We are so excited that Memorial Day is right around the corner!
On the Eastern Shore, we love to celebrate our history and remember those that paved the way for us today! This Memorial Day, in between chilling on the beach and checking out your favorite restaurants and shops, be sure to stop in at these historical military sites!
WWII Bunker and Cannon Barrel at the Eastern Shore of Virginia National Wildlife Refuge
Originally, this national wildlife refuge was Fort John Custis, then the Cape Charles Air Force Station, until the refuge came to be in 1984. You can catch a glimpse of the area’s military history when you visit the Bunker Overlook with WWII Gun Barrel.
Scott Hall Cemetery
Located in the historic town of Onancock, Scott Hall Cemetery is the final resting place of Maryland’s Commodore Whaley who was killed in the Battle of the Barges just outside of the mouth of Onancock Creek in 1782. The battle was the last naval action of the Revolutionary War.
Originally a rich man’s club, Mockhorn Island was taken over during the time of WWII by the US Military as a sportman’s retreat for high-ranking officers. The island held a mansion, a working farm, and several observation tours. You can access the island by boat and it is open year-round to the public for bird watching, photography, primitive camping, rail and waterfowl hunting and trapping. Please be careful as you explore the island!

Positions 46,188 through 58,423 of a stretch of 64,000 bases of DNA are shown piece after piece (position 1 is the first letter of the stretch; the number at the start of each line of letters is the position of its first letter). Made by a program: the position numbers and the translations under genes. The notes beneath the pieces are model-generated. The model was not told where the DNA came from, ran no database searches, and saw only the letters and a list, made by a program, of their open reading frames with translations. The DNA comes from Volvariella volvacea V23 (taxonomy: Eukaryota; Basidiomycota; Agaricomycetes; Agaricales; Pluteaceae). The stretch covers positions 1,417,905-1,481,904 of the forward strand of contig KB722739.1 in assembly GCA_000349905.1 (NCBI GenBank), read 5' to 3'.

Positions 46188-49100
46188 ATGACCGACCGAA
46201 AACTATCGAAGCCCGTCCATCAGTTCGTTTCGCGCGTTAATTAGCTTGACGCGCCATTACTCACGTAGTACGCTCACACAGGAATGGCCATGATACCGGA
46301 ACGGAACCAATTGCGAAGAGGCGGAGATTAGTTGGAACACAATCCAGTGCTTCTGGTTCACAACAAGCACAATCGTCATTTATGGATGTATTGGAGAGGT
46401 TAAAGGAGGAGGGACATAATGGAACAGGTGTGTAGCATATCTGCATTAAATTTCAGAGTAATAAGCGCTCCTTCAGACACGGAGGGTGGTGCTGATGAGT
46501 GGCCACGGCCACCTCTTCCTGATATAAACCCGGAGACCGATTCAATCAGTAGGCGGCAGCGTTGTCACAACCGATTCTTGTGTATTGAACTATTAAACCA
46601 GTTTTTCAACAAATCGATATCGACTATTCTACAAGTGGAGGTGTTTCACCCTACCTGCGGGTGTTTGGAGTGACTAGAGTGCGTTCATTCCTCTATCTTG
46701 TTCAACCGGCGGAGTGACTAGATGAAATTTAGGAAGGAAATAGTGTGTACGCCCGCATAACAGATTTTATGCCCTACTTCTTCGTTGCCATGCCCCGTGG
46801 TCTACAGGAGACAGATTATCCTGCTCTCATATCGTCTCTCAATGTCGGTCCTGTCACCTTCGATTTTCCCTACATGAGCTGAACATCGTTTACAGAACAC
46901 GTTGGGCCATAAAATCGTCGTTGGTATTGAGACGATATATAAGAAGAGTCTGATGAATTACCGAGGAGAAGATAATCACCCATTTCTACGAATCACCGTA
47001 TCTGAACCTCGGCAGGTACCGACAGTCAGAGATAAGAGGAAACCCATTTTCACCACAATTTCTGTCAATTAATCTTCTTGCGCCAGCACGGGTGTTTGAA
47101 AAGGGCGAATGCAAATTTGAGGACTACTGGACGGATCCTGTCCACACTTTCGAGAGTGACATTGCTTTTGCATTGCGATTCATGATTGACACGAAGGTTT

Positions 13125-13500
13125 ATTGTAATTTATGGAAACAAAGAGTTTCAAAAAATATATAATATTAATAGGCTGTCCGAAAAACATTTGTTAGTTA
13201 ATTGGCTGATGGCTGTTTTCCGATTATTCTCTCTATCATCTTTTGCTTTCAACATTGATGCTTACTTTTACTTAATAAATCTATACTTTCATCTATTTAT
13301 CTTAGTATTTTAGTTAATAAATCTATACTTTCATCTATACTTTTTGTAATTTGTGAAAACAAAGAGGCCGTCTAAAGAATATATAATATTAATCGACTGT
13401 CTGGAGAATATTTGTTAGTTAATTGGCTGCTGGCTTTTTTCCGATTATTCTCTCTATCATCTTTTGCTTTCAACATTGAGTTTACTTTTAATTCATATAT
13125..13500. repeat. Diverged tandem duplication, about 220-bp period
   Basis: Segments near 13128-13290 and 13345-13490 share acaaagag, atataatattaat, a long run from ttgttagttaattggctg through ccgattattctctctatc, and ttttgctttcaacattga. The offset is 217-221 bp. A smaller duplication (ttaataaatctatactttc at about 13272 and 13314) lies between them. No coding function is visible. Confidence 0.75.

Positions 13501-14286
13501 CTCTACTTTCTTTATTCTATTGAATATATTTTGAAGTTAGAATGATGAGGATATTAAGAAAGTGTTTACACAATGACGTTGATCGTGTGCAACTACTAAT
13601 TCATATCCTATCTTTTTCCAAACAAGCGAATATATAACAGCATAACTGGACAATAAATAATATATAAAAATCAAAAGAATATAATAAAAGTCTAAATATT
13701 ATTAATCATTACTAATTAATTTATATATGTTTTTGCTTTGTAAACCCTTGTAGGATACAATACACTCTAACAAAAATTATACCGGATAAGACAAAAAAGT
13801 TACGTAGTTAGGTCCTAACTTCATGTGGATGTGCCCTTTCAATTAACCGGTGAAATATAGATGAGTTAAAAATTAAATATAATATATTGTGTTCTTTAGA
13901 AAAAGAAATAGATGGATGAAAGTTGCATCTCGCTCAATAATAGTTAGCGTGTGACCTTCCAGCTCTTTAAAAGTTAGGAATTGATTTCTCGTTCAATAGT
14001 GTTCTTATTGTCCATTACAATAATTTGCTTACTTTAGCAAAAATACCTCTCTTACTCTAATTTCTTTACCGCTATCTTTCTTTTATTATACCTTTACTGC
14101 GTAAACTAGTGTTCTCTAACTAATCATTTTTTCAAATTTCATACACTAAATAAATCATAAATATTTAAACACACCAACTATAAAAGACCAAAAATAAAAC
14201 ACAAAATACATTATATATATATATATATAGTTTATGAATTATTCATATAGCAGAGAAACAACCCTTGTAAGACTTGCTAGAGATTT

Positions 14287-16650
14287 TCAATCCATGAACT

Coast Guard Assateague Lighthouse
Built in 1867, the light was originally kept lit with oil but was converted to electric in 1933. The lighthouse is now open for tours. You can access it on the Chincoteague National Wildlife Refuge at the end of a short hike through the woods.
Read more about it on the National Wildlife Refuge site.
Kiptopeke’s Concrete Ships
With a history shrouded in obscurity, the concrete ships at Kiptopeke are definitely a must-stop for any history lover. Constructed during WWII due to a shortage of plate steel, they were among two dozen of these unique boats built to haul goods and weapons. They were sunk here to create a protective barrier for the shore line. Read more about the history of these impressive ships on the Abandoned Country blog.
When you get back from your adventures, be sure to tag us in your photos! Use the hashtags #visitesva and #off13.